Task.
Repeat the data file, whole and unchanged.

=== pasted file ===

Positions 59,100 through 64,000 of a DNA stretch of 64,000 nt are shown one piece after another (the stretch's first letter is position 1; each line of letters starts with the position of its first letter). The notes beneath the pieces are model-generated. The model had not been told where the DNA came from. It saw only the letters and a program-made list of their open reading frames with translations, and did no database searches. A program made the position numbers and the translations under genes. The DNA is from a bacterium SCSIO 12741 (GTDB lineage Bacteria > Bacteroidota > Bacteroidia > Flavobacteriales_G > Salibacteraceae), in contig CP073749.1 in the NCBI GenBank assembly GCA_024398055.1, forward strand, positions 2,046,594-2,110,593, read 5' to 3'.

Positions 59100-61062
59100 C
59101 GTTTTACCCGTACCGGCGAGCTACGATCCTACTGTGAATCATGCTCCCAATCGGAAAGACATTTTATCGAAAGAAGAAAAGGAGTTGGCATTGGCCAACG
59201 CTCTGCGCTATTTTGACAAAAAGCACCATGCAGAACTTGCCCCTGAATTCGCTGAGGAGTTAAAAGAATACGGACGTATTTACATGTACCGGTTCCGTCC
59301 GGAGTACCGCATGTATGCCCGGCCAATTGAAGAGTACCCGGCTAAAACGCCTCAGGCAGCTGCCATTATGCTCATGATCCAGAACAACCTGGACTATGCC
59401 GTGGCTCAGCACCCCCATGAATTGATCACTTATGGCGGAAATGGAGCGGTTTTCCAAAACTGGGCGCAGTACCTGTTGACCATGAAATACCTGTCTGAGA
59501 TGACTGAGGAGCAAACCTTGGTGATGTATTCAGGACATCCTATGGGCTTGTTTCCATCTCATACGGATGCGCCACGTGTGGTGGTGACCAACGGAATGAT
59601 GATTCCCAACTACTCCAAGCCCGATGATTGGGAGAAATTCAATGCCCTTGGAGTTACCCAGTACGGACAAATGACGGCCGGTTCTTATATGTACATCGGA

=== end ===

Positions 59,100 through 64,000 of a DNA stretch of 64,000 nt are shown one piece after another (the stretch's first letter is position 1; each line of letters starts with the position of its first letter). The notes beneath the pieces are model-generated. The model had not been told where the DNA came from. It saw only the letters and a program-made list of their open reading frames with translations, and did no database searches. A program made the position numbers and the translations under genes. The DNA is from a bacterium SCSIO 12741 (GTDB lineage Bacteria > Bacteroidota > Bacteroidia > Flavobacteriales_G > Salibacteraceae), in contig CP073749.1 in the NCBI GenBank assembly GCA_024398055.1, forward strand, positions 2,046,594-2,110,593, read 5' to 3'.

Positions 59100-61062
59100 C
59101 GTTTTACCCGTACCGGCGAGCTACGATCCTACTGTGAATCATGCTCCCAATCGGAAAGACATTTTATCGAAAGAAGAAAAGGAGTTGGCATTGGCCAACG
59201 CTCTGCGCTATTTTGACAAAAAGCACCATGCAGAACTTGCCCCTGAATTCGCTGAGGAGTTAAAAGAATACGGACGTATTTACATGTACCGGTTCCGTCC
59301 GGAGTACCGCATGTATGCCCGGCCAATTGAAGAGTACCCGGCTAAAACGCCTCAGGCAGCTGCCATTATGCTCATGATCCAGAACAACCTGGACTATGCC
59401 GTGGCTCAGCACCCCCATGAATTGATCACTTATGGCGGAAATGGAGCGGTTTTCCAAAACTGGGCGCAGTACCTGTTGACCATGAAATACCTGTCTGAGA
59501 TGACTGAGGAGCAAACCTTGGTGATGTATTCAGGACATCCTATGGGCTTGTTTCCATCTCATACGGATGCGCCACGTGTGGTGGTGACCAACGGAATGAT
59601 GATTCCCAACTACTCCAAGCCCGATGATTGGGAGAAATTCAATGCCCTTGGAGTTACCCAGTACGGACAAATGACGGCCGGTTCTTATATGTACATCGGA